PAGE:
# Choosing model for more predictors than observations

I'm working with a data consisting of 1000 observations of 2000 predictors and one variable we wish to predict. There are couple of problems I can't get around. I am aware that such setting has been adressed in some previous questions, however, I'm not exactly sure how to put all those pieces together.

My goal is to choose model with proper features. First of all, to deal with $$p>n$$ problem, I wanted to run Lasso (i.e. Lasso function included in HDCI package in R). However, I'm not sure how to set proper $$\lambda$$ value for my data and how to interprete the results. Am I right in saying that checking for $$\beta > x$$, with $$x$$ being some properly chosen value, would filter out irrelevant variables?

The other thing is that some of 2000 predictors might be collinear and as such would "survive" Lasso in favor of other, perhaps significant predictors. What is the best way to seek for such multicollinearity before running any model? That is: how to efficiently test which of 2000 columns, each being of 1000 length, are actually collinear? I tried running VIF on my data frame, but well, it's definitely way too complex.

The main purpose of constructing this model is to use it later to make prediction on the set of 500 observations, however without the variable we are trying to predict.

• is this time series data or is it cross-sectional ? – IrishStat May 9 '19 at 20:17
• @IrishStat It's cross-sectional - we are trying to predict level of some particular protein, based on other factors measured across 1000 patients. – Wham Bang Shang-a-Lang May 9 '19 at 20:21
• ok because if it was time series one would have to be concerned with contemporaneous and possible lag effects for each of the candidate predictors. – IrishStat May 9 '19 at 20:24
• Please say a bit more about the purpose of your modeling and how you wish to apply your results. Is your primary interest in developing a model for performing predictions on new cases, or something else? If it's for performing predictions, will you always have all 2000 predictors available or are you interested in cutting that down to a smaller number for use in predicting new cases? – EdM May 9 '19 at 20:59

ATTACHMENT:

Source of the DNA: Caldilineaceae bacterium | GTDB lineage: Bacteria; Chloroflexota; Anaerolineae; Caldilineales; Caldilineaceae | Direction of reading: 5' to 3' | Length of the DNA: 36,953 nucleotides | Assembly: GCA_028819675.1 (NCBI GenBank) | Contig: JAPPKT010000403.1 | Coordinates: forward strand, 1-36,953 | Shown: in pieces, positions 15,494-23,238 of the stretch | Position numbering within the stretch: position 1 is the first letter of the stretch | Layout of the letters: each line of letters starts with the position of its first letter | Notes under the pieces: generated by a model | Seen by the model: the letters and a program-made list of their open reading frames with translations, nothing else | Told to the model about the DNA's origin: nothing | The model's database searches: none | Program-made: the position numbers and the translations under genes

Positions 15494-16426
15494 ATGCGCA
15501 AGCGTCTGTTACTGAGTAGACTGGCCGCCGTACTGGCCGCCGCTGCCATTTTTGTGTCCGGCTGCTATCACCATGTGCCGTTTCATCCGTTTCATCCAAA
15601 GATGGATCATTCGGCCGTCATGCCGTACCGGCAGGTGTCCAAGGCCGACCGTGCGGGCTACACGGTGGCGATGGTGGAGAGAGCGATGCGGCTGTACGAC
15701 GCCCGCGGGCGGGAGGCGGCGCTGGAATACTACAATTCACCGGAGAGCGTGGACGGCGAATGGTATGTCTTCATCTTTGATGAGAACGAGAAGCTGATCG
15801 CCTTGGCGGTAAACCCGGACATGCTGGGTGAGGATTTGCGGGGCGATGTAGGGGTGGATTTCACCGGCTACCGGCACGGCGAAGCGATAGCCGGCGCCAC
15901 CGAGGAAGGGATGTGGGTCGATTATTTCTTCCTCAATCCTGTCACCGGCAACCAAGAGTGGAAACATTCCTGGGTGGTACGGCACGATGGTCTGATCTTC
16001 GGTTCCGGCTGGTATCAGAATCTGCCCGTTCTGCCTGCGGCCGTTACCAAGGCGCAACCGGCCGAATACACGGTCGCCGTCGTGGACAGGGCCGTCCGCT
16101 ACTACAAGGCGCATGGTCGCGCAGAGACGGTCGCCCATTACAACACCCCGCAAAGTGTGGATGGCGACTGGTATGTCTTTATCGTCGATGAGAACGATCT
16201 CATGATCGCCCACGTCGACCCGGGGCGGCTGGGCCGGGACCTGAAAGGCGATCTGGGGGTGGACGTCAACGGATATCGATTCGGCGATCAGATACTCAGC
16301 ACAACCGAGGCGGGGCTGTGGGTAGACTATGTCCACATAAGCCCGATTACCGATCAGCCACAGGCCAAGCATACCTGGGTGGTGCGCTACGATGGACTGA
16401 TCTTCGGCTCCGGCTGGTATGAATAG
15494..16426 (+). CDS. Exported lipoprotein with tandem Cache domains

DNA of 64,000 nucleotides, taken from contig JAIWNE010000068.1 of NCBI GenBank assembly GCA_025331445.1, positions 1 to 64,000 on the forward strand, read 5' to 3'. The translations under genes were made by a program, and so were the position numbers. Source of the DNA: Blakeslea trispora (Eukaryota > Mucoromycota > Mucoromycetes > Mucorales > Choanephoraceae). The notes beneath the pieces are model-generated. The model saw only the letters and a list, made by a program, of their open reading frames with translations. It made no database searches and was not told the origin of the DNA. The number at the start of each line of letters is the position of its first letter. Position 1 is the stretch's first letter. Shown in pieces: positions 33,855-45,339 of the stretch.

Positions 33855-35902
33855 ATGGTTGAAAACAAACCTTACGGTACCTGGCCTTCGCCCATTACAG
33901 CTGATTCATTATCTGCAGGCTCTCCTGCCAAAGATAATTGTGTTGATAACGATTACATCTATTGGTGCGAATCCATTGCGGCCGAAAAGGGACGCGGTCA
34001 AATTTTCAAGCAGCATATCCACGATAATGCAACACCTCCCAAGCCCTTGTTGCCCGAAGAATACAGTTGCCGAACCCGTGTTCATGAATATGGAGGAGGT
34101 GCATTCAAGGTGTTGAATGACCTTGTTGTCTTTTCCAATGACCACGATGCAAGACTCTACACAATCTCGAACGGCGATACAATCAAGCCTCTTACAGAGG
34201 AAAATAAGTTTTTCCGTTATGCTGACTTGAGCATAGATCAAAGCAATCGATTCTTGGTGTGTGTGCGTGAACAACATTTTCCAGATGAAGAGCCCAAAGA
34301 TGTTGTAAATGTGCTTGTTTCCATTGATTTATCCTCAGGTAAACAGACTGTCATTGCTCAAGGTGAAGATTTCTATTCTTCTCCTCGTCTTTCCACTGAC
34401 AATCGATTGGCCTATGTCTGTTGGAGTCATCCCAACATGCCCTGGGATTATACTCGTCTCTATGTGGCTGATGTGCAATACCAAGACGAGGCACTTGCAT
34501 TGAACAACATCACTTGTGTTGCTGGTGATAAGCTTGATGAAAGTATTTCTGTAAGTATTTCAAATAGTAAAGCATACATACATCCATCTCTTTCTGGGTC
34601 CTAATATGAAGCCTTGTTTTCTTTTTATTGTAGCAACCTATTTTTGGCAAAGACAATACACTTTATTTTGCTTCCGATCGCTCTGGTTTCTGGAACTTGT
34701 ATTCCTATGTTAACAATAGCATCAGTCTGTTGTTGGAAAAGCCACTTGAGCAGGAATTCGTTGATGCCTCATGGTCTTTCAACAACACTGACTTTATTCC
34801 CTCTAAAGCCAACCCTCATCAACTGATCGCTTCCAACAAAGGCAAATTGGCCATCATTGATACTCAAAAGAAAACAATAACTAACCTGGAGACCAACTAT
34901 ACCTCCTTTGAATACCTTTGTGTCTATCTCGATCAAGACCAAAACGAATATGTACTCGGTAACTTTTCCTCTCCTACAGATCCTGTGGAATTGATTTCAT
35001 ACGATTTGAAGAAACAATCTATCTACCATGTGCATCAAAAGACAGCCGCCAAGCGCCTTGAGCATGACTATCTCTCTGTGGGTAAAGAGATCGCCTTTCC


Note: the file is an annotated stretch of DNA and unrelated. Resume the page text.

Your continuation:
• @EdM Main purpose is to train a model which I could use to predict value of that protein provided another data frame of observations of those 2000 variables, but without the level of protein we wish to predict. We have 2000 predictors, however some of them are just noise, some are multicollinear - the purpose is to filter them out and select only those which are actually important for us. – Wham Bang Shang-a-Lang May 10 '19 at 9:23

## 2 Answers

Ridge regression has the nice property of squashing away collinearity.

Why does Ridge Regression work well in the presence of multicollinearity?

LASSO has the nice property of eliminating variables, as you've noted.

The combination of the two is called an elastic net, and it both squashes away collinearity and does variable reduction.

The way to tune your elastic net is via cross validation. This means that you divide your 1000 observations into groups of 200 each: G1, G2, G3, G4, and G5 (or ten sets of 100, or 1000 sets of one). Then you train your model on four and see how it does on the fifth. Repeat this until you have tested on all five. Keep track of the performance, because you're about to do it again for new elastic net parameters, then do it again and again as you figure out a good elastic net to use. (This approach is valid if you're just doing ridge or LASSO, too.)